In addition, while a member of the Des Plaines Valley Conference prior to the establishment of State football playoffs, the 1965 football team went undefeated and won the conference championship. That same team boasted a 28–1–4 record for its four years at GE.

Female athletics[edit]

In 2017, Kolie Allen won the Girls Tennis State Championship.

  • Competitive Cheerleading:

State Qualifiers (2005–06; 2006–07; 2007–08; 2008–09; 2014–15; 2017–18)

State Finalists (2014–15 -10th) (2017–18 -9th) [9]

  • Badminton (girls):

Sectionals (1982–83; 2005–06; 2007–08; 2008–09; 2009–10; 2010–11; 2011–12; 2012–13)

  • Basketball (girls):
  • Bowling (girls):

State Qualifiers (2010–11; 2011–12; 2012–13)

  • Cross Country (girls)

State Qualifiers (1999–2000; 2001–02)

  • Soccer (girls):
  • Softball (girls):

Regionals (1989–90; 2002–03) Tennis (girls): Sectionals (1992–93)

  • Volleyball (girls):

Regionals (1982–83; 1986–87; 1988–89; 1989–90) State Qualifiers (1990–91) Regionals (1991–92; 1992–93; 1995–96) Sectionals (1996–97) Regionals (2003–04; 2008–09; 2014–15)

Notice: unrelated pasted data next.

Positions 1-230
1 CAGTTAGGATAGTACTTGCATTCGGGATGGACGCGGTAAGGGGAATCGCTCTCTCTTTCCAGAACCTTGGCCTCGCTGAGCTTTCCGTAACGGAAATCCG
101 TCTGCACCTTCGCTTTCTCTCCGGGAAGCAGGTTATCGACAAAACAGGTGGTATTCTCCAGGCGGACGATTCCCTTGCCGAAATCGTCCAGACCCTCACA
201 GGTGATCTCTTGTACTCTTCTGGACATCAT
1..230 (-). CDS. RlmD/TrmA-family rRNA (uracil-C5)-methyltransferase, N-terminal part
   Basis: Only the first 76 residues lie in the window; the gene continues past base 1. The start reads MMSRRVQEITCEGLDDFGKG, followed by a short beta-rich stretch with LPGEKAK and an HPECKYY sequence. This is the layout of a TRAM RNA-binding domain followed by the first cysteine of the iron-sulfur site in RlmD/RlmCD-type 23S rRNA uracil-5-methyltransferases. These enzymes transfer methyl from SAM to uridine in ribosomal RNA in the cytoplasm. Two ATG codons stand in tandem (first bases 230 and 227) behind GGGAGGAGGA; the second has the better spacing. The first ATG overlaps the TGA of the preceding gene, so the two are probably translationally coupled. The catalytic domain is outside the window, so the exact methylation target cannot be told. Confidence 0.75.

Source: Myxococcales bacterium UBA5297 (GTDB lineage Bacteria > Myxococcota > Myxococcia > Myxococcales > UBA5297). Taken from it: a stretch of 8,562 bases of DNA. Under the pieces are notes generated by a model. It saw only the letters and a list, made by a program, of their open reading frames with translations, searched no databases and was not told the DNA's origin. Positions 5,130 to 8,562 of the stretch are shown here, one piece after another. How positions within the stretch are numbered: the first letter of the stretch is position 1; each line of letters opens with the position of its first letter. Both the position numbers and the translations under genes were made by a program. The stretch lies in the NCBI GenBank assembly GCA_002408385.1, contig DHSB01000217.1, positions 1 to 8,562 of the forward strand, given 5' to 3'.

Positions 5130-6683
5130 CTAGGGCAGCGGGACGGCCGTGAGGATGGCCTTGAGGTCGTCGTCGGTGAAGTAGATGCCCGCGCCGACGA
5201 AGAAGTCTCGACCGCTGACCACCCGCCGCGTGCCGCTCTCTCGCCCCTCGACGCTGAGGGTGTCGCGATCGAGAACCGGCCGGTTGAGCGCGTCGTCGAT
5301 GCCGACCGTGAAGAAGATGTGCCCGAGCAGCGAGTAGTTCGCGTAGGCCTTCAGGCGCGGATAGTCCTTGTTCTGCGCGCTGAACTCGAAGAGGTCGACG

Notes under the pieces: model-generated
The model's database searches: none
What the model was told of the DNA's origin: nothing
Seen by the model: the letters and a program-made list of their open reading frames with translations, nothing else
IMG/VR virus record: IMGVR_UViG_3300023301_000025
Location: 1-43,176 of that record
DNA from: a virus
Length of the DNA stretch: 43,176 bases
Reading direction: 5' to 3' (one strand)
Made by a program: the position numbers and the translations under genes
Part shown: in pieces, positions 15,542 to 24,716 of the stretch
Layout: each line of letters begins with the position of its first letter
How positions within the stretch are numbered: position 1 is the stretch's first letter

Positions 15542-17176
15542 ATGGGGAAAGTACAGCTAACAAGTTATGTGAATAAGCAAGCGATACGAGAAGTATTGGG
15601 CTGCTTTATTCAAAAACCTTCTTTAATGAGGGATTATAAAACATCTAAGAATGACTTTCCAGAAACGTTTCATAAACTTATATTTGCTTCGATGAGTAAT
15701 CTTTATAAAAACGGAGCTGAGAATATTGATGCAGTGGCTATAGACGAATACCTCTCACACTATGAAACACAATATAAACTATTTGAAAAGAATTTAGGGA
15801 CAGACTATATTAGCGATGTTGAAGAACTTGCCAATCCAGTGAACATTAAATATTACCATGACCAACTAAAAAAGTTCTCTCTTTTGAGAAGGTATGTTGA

Notable alumni[edit]


  1. ^
  2. ^
  3. ^ "Glenbard East High School". National Center for Education Statistics. Retrieved February 5, 2019.
  4. ^ a b Class of 2008 school report card; accessed 22 June 2009
  5. ^ a b School info for GEHS;; accessed 22 June 2009
  6. ^ a b c Activities Directory for GEHS; accessed 22 June 2009
  7. ^ Season Summaries for GEHS;; accessed 22 June 2009
  8. ^
  9. ^ "TourneyWire Cheer and Dance". Retrieved 2018-04-25.
  10. ^
  11. ^
  12. ^ Famous Alumni of District 87;; accessed 22 June 2009
  13. ^ From the Author: Mary Doria Russell; Random House Publishers; accessed 22 June 2009
  14. ^ Bargreen, Melinda; A spinster awhirl in international intrigue in "Dreamers of the Day"; 14 March 2008; Seattle Times; accessed 22 June 2009
  15. ^ Official biography of Daniel M. Tani; Lyndon B. Johnson Space Center; NASA; accessed 22 June 2009
  16. ^ Borrelli, Christopher. "Novelist Timothy Zahn is the man who saved 'Star Wars,' according to fans". Retrieved 30 March 2018.

External links[edit]